From Publishers Weekly
The research is thorough and the writing compelling in historian Regier's latest, but the appeal of this academic exploration of the art and history of flattery will likely be quite limited. The author of Book of the Sphnix and editor of Masterpieces of American Indian Literature, Regier compiles 128 "rules" of flattery culled from artists, authors, philosophers, statesmen and kings that take readers through the history of what happens "when praise seeks a reward" (Rule 1). Explaining flattery's role in professional and personal relationships through time and around the world, Regier's far-reaching study includes forays into business, art, fable, family, government, gift-giving and God, as well as a double handful of illustrations. Despite its brevity, readers will need patience to stick with it; if they do, they'll be rewarded with a trove of rhetorical-philosophical gems: "Flatteries are the building blocks of fame," "Poets are the aristocracy of flattery," "Flattery is the school for praise." Unfortunately, the total is significantly lesser than the sum of its parts.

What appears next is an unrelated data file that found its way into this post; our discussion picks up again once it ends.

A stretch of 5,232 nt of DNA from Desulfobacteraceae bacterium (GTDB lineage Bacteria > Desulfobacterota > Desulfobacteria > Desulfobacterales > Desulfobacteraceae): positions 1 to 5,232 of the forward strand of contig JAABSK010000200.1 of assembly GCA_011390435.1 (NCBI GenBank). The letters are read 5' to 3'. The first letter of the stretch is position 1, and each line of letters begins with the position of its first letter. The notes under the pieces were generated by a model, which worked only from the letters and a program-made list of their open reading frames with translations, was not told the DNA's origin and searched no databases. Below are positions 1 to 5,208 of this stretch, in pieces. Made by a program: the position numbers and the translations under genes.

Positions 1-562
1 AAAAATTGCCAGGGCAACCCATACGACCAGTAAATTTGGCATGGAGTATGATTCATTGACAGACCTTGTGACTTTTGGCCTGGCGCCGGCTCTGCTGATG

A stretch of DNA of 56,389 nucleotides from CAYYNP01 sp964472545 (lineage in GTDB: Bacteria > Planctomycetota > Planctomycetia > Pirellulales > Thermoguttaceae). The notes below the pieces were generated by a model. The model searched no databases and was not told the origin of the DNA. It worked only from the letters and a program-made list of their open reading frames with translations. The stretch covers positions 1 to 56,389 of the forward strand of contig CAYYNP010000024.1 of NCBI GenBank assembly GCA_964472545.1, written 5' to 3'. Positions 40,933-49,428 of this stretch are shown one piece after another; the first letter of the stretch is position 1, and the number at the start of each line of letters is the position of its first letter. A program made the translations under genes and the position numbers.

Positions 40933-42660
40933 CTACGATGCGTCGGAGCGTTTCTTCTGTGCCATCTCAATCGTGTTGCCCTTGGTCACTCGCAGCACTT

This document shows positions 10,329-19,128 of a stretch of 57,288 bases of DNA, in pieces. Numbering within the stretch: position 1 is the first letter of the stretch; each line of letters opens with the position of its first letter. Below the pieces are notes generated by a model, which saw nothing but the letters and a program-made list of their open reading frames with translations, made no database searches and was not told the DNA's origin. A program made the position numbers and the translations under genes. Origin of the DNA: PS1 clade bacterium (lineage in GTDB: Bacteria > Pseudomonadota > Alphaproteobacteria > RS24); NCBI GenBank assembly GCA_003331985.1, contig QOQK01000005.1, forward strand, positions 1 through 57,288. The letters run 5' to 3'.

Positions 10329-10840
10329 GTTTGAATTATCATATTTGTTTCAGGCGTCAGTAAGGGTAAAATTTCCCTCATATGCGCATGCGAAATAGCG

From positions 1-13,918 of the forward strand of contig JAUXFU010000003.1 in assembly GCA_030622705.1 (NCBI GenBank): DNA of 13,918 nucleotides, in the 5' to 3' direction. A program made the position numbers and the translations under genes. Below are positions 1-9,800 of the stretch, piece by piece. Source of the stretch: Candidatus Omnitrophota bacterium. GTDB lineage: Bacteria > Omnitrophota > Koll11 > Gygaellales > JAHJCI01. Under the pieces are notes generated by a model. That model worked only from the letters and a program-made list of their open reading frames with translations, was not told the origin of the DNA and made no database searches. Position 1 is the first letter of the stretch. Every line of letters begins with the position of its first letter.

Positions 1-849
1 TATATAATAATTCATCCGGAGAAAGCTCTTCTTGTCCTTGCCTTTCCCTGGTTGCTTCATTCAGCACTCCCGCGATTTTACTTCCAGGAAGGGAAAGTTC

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“[T]he book contains many gems: exquisite, entertaining, carefully chosen words by the obscure . . . and the mighty.”—Christine Schwartz Hartley, Bookforum
"A trove of rhetorical-philosophical gems."—Publishers Weekly